A national story
Third and finally, the EU referendum is about Europe, but most importantly about Britain’s identity and desired place in the world. As British Future has suggested, it is deeply emotional. At first glance, the story looks pretty straightforward for the Leave campaign: “let’s re-conquer our sovereignty and get it our way in the wider world”. Michael Gove, for instance, proposes to reconnect with centuries of proud British history of free trade and overseas strategic alliances. At the same time, Leavers need to embed this vision into the reality of today’s world, with few reliable and stable partners outside Europe, and the US slowly but steadily turning to Asia. As suggested above, Europe is a reality to Britain’s future whether they like it or not.
For Remainers, the challenge is arguably more arduous. When asked, in 2012, how they saw themselves, 60% of Britons replied “British only”. Asked whether they felt European citizens, 42% of them only said yes, the lowest score in the EU (see graph below). Hence, the objective of the Remain campaign should be not only to warm voters up to Europe, but also to suggest a shift in perception. Indeed, they need to defend the idea of a new British identity, of which Europe has become an essential and unquestioned component.
The French president Francois Hollande used an interesting formula in that sense in an interview last year: “France is Europe and Europe is France”. That might sound far-fetched to expect a British politician to say this. Nevertheless, making a similar statement is something which Remain leaders should contemplate. And it does not need to be abstract: there are hundreds of historical and contemporary illustrations of how life in Britain and on the continent intersect, from the Romans to the Champions league, from wine and beer to easyJet. Twelve million British people visit Spain in 2014 and 9 million British people visited France respectively in 2014, something reminding us that Europe is also synonymous of leisure, beach, and sun. Don’t be radical. De-link Europe from the EU, and explain how Europe is related to British identity and Britain’s place in the world: these are three reality checks which campaigners on both sides ought to undertake if they want to get the eyes of the public.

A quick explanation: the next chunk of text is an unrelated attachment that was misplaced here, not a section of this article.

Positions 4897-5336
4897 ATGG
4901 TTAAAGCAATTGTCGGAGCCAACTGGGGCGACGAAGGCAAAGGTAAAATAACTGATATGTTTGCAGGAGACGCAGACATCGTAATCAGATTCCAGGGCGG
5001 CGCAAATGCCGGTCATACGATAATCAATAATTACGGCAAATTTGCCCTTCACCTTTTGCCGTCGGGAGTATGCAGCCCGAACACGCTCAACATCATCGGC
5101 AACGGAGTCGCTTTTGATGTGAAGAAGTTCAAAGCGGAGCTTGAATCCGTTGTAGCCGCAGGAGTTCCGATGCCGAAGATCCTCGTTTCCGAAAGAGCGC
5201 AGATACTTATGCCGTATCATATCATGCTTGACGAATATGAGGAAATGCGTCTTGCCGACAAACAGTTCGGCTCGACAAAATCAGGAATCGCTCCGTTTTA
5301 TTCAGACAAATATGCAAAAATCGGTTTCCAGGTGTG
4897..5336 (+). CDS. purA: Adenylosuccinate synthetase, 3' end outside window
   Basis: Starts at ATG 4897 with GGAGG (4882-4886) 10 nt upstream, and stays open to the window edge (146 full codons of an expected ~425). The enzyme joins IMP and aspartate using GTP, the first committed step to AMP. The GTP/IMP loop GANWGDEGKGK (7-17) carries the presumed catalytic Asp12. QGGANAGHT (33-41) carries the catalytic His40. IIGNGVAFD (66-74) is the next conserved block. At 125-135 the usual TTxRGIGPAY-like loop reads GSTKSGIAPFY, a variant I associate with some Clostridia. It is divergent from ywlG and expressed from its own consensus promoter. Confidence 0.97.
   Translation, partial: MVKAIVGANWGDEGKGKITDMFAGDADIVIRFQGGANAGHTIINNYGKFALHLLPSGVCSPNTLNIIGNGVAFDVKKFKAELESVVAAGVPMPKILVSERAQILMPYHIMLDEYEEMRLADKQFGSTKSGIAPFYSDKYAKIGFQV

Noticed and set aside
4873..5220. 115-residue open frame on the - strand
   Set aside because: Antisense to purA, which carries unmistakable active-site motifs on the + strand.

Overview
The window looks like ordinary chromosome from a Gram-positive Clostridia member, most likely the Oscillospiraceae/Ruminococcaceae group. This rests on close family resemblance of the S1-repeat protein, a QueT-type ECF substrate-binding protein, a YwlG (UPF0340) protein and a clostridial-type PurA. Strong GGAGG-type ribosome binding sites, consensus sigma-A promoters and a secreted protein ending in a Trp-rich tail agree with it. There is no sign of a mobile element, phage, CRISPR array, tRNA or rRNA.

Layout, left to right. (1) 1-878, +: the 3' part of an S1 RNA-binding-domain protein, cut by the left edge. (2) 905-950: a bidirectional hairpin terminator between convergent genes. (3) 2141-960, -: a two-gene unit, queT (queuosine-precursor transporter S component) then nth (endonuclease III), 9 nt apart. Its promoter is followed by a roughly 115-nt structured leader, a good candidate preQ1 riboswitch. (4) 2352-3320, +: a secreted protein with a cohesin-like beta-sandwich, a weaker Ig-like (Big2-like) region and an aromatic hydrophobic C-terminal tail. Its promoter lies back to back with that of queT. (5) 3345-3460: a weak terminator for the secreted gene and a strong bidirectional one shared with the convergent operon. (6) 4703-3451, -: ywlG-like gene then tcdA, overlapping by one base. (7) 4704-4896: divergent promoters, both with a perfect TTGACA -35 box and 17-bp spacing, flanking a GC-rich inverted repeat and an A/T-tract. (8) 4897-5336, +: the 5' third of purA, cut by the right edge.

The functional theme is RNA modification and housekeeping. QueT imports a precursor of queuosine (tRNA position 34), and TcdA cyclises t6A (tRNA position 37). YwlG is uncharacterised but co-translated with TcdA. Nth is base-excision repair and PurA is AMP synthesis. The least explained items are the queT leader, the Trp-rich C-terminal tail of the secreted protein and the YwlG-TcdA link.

Renaud Thillaye is Deputy Director of Policy Network.
This piece is co-published with openDemocracy.
Note: The views expressed in this post are those of the author, and not of the UCL European Institute, nor of UCL.